I met with a colleague last week who obviously was not her usual ebullient self. She’s usually quite talkative, energetic, and always ready to accept life’s challenges. At the conclusion of our meeting, I inquired (with genuine concern) if she was OK.
“You seem a bit more reserved and tired today,” I told her.
Her response made me think.
“You know — I’m just tired,” she said. “I’m really tired. That’s exactly it.”
When she left, I reflected on that feeling, and I had to admit I felt it as well.
I’m tired — physically and mentally — from the stress of the past year. The year 2020 was, well, tiring. Being quarantined, being masked, being isolated was exhausting. I found myself unable to exercise like I usually did, and it was impossible to “get out and do things” as I did in 2019.
I found no escape from the rigors of working hard. On top of life’s regular hardships, I was working to avoid the virus; working at home; working to pay attention and stay involved on “Zoom”; and just plain working harder to do the same things I’d always done. (Does working to find toilet paper count as a stressor?) Going to the supermarket was more of a chore than ever, and the
rigors of going to a restaurant were intense.
Yes, I had to admit it to myself; 2020 had worn me out.
I spoke further with my colleague about how we both felt, and we agreed on several things.
First, we were suffering from face-mask fatigue. We have to remember to take a mask, to wear a mask, to clean the mask (or dispose of it, if it’s disposable), and to break the habit of touching our faces.” (Think about it seriously: We DID touch our faces, often!) It is exhausting.
Second, we’re tired of sanitizing our hands. Over and over, with the right sanitizer. And worse — and don’t tell me you haven’t done this — is when you use hand sanitizer and then eat or touch your lips and you get that lovely taste of rubbing alcohol — yeecchh.
Third, staying socially distant is incredibly fatiguing. We’ve spent nearly all our lives forming friendships, building close relationships, and enjoying companionship. Now we have to avoid all those.
We have signs on the floors directing us to “stand here” and “sit there” and “please maintain social distancing.” It’s so, so draining to look down instead of look up, to be distant instead of near, to be alone when, by nature, you want to be together.
All of these COVID-avoidance efforts simply wear us out.
How do we get beyond tired?
What do we want or need? Rest from our weary labors? A respite from the orders of dispersion? We came to the conclusion that there’s a basic human need for closeness, for proximity to others, for serious conversation even.
I spoke to another good friend who is hard of hearing (yes, he wears a hearing aid) and his humorous look at it made those simple needs seem even more relevant.
“Ever try to read lips on someone who’s wearing a mask?” he asked me.
Indeed, it’s a struggle now to comprehend the inflection of a discussion when you cannot see facial expression. Certainly, the art of emotive speech is becoming more and more of a chore as we strive to understand the subtleties of talk without being able to view a smile or frown or scowl.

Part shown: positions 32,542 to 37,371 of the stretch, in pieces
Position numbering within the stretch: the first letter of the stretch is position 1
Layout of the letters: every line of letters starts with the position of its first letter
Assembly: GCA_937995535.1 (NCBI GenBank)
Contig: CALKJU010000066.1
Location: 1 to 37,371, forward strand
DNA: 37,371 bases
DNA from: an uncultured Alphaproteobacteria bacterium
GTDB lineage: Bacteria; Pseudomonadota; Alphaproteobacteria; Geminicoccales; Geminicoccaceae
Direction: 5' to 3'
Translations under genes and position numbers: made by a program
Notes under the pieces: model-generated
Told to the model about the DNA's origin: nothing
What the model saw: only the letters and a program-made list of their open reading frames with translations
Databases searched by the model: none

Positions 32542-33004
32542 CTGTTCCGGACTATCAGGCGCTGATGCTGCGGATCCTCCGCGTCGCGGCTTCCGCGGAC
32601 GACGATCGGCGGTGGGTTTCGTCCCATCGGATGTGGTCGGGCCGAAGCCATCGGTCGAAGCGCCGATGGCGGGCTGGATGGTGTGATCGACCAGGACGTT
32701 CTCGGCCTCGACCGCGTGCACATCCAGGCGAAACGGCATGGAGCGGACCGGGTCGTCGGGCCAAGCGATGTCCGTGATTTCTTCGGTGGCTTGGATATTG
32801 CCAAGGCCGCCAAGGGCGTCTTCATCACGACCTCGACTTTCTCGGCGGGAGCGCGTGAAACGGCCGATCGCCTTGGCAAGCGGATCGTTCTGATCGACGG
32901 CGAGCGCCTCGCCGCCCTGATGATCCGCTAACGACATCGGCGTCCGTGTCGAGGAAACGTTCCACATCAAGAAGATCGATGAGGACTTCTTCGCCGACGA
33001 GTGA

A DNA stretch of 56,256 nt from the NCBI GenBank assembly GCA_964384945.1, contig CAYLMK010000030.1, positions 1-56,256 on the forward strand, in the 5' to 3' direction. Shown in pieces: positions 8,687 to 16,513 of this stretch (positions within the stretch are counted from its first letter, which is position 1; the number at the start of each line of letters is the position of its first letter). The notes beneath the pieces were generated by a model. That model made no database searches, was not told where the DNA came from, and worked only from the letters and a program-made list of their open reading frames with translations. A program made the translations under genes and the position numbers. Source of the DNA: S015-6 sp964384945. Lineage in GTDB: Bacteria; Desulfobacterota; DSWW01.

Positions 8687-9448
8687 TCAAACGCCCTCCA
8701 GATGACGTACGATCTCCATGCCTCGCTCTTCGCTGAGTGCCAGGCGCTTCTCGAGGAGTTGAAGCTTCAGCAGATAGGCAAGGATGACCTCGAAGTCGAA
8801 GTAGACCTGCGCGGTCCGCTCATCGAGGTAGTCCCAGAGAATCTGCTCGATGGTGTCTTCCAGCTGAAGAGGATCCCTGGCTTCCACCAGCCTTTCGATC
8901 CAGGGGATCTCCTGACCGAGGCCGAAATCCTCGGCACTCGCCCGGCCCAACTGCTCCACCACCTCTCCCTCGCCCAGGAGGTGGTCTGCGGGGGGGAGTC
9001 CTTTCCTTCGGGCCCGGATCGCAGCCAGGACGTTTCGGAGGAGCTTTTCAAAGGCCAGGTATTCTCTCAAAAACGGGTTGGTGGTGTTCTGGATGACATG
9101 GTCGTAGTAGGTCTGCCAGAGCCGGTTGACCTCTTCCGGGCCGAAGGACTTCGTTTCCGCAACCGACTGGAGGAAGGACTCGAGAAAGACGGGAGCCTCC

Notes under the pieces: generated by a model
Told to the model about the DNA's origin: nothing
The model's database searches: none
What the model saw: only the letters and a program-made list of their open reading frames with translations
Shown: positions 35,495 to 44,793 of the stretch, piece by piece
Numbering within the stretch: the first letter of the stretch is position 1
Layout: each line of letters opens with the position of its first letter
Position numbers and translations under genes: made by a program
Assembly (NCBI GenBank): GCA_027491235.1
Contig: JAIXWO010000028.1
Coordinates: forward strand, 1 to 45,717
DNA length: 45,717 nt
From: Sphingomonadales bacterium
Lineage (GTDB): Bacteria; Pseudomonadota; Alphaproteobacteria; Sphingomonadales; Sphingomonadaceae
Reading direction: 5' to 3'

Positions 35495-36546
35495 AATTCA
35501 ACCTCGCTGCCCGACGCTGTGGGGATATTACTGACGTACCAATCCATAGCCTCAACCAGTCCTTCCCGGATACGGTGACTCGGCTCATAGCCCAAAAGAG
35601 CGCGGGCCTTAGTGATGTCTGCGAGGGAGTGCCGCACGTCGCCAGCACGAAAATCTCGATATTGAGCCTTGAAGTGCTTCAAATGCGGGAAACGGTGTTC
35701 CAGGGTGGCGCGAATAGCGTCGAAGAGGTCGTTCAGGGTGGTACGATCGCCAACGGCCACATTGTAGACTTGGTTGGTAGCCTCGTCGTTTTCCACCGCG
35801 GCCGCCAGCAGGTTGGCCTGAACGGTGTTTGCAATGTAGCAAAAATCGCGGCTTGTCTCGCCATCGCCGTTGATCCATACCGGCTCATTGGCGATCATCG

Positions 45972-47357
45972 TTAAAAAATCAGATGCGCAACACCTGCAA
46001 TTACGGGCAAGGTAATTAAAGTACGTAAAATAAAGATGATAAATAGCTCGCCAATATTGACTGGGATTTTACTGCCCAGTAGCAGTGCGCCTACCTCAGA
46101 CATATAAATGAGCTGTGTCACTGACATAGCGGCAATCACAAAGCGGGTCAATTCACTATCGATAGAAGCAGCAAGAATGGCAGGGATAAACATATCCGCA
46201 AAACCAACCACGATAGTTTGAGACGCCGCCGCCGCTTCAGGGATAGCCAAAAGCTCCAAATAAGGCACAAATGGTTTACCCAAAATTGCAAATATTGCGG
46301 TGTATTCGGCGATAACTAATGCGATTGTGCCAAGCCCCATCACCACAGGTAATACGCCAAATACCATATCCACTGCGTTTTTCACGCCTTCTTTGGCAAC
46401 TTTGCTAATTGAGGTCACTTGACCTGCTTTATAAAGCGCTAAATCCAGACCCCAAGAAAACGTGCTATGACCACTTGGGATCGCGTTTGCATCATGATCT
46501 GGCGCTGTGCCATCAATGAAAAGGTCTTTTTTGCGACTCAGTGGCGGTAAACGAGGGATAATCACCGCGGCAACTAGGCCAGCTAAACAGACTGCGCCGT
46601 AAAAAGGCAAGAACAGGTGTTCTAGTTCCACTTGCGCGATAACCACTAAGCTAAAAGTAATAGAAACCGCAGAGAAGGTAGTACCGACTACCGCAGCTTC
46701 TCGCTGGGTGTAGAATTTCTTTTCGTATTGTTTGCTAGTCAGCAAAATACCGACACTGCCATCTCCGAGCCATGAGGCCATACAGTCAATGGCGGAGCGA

Who knows what lurks behind that face-protecting veneer? (Yet, again, I know you’ve done it too — when someone wants to take a photo, they still say “smile” — and you do, behind your mask!) Again, the whole effort of attempting to give non-verbal cues evaporates with face coverings and also in online meetings (distance and a face on a small screen are no substitutes for
It all leaves us drained and spent, or as my grandfather would say, “just flat worn out.”
No platitudes here
So what’s the cure? The coming vaccinations, the immunity factor (herd or otherwise), the dissolution of the guilty virus that has so drastically affected our lives?
Partially, of course — and all this would be welcome news to us — but even further, we will have to re-establish the intimacy of face-to-face conversing. We will need to rebuild confidence in closeness, in approaching those around us and in meeting strangers.
This is a tiredness that will not dissipate with rest. It will only dissolve when we are able, once more, to revel in the ability to meet together, to socialize, and to discuss. We look forward to disagreeing (without being disagreeable), to casually chatting (without shouting through a face covering), and to returning to our social gregariousness.
Then, I believe and only then, will we cease being “tired of it all.” And until that glorious day arrives, my friends, all I can offer is this: Hang in there. There will be better days ahead, and we will once again be able to relax, rest and be recharged by the joys of social discourse.
Please know you’re not the only one who’s tired of it all, but rejoice in the knowledge that there will be rest from “COVID contortions” soon. Here’s to that day!
Mark S Long has long experienced the intricacies of business incubation, acceleration, coworking spaces, makerspaces and other entrepreneurial assistance venues. UF Innovate supports an innovation ecosystem that moves research discoveries from the lab to the market, making the world a better place.
Originally published at the IncubatorBlogger on February 23, 2021.